This is a moment to reimagine Britain, a moment of potential opportunity, certainly combined with immensely hard work and heavy lifting. It is a moment of challenge, but challenge that as a nation can be overcome with the right practices, values, culture and spirit. This could be a time of liberation, of seizing and defining the future, or it could be one in which the present problems seize our national future and define us.
Gosh, he sounds just like a Brexiteer – a possibility he tantalisingly boosts with a speech to the House of Lords:
The renewal of the values that will enable us to flourish in the post-Brexit world are not simply about us as individuals or the state as the arbiter of what is considered virtuous; but also require a renewal of intermediate institutions; because otherwise nothing stands between the lonely individual and the over-mighty state. As the Secretary of State for Communities and Local Government recently said: Government “can build …homes… but alone can’t build communities… a sense of belonging or force people to love thy neighbour as thyself.”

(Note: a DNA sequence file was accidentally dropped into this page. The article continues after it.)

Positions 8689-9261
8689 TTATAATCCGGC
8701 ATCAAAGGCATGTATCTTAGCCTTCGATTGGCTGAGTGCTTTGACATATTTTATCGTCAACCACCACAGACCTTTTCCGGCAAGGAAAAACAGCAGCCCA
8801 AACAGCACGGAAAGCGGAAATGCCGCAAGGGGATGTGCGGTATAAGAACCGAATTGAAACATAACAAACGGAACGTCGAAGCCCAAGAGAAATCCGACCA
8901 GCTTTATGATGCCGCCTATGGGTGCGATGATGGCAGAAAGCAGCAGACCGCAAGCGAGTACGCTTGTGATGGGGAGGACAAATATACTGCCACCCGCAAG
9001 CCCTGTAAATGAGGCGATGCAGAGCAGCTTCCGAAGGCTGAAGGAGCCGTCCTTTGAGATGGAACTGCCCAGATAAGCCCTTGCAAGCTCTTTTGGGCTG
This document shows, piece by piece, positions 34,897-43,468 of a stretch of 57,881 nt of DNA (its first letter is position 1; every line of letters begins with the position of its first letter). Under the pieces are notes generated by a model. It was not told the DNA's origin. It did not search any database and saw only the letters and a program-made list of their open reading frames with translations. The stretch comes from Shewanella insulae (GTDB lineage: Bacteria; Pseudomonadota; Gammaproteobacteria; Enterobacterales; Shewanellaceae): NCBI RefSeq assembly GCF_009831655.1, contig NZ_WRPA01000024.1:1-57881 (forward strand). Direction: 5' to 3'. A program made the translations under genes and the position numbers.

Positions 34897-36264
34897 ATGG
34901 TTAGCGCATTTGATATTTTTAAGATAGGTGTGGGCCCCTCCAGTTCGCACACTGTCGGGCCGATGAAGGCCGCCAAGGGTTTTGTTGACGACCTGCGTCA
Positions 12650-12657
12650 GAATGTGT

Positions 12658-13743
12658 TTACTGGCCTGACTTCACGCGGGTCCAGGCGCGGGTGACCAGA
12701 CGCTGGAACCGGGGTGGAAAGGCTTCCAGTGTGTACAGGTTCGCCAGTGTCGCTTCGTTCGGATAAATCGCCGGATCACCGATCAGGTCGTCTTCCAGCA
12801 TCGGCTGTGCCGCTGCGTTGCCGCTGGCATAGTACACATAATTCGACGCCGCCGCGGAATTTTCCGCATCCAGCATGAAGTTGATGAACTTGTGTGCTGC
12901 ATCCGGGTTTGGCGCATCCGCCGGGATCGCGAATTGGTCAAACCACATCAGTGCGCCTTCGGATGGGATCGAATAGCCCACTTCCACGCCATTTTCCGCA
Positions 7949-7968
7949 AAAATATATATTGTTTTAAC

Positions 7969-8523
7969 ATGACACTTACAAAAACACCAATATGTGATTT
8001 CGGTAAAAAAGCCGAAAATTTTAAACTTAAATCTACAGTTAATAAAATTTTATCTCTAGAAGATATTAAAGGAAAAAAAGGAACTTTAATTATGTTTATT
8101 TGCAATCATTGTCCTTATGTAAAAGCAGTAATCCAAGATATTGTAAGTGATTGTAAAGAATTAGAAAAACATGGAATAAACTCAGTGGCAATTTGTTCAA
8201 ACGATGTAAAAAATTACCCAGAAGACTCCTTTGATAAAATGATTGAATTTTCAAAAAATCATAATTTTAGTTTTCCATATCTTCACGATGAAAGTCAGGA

..We need a narrative that speaks to the world of bright hope and not mere optimism — let alone simple self-interest. That will enable us to play a powerful, hopeful and confident role in the world, resisting the turn inward that will leave us alone in the darkness, despairing and vulnerable.
..Such a vision has a deep magic that has, at our best, enabled us to be a country of hope and purpose — and will do so again.
Was that a purposeful echo of Pitt the Younger – “England has saved herself by her exertions, and will, as I trust, save Europe by her example”? If not, it seems a sound allusion to finish on, for Justin Welby has evidently become an advocate of genuine European subsidiarity and a defender of hard Brexit, or clean Brexit, or pure Brexit, or real Brexit. Deo gratias.